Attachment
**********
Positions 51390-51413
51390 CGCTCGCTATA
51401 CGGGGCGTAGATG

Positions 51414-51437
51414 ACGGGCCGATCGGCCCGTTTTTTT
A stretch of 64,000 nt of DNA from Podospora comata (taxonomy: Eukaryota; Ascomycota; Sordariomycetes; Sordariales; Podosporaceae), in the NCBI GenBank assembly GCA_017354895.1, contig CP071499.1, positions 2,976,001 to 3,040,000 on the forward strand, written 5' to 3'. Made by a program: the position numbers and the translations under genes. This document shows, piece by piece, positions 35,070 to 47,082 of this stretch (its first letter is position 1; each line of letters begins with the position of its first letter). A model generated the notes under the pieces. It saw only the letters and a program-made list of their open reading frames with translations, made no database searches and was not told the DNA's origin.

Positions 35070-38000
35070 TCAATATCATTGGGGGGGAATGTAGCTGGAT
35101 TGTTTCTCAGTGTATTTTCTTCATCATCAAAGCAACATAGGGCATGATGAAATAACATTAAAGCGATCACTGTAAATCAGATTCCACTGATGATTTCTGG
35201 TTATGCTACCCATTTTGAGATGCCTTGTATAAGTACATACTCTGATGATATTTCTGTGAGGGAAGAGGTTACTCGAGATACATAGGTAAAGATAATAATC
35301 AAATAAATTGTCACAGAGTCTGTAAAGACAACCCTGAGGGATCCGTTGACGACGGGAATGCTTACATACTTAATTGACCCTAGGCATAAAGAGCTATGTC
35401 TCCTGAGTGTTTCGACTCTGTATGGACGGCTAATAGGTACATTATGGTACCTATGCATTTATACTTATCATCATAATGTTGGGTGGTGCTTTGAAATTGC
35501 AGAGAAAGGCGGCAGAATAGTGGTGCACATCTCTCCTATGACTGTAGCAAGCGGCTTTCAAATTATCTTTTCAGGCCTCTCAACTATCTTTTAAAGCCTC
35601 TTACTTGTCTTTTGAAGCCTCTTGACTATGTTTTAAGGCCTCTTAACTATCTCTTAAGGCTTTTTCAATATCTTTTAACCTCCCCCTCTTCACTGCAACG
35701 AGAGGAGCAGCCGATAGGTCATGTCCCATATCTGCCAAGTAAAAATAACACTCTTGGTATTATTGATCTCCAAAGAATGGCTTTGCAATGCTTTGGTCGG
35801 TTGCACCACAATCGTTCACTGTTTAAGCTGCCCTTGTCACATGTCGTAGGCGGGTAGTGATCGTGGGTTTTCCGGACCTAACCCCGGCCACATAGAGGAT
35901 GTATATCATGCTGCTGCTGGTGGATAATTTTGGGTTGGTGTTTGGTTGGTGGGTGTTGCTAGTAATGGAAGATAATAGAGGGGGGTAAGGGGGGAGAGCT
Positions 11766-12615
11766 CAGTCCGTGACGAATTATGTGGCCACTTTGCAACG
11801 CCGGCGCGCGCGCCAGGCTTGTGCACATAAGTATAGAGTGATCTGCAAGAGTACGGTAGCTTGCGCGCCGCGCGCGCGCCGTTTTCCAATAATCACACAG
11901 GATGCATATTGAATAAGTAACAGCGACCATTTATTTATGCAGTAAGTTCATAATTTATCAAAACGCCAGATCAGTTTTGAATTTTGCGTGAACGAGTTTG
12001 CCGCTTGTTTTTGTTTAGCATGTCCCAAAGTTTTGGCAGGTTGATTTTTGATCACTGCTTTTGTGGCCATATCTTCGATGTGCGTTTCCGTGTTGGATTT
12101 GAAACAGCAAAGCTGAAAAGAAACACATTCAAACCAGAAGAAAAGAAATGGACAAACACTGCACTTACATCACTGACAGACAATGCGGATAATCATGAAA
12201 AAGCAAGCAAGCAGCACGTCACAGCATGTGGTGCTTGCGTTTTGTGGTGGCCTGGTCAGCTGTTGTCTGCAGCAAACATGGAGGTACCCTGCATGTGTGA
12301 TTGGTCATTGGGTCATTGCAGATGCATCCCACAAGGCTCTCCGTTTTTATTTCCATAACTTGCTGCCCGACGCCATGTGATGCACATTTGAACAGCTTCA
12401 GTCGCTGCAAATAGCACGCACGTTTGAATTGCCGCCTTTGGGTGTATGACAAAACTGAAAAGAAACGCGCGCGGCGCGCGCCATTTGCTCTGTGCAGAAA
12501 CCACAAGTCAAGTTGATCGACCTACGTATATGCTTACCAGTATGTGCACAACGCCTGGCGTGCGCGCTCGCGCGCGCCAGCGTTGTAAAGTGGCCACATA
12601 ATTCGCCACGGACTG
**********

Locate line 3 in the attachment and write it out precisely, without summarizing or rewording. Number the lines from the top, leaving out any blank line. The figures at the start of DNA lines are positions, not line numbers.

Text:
51401 CGGGGCGTAGATG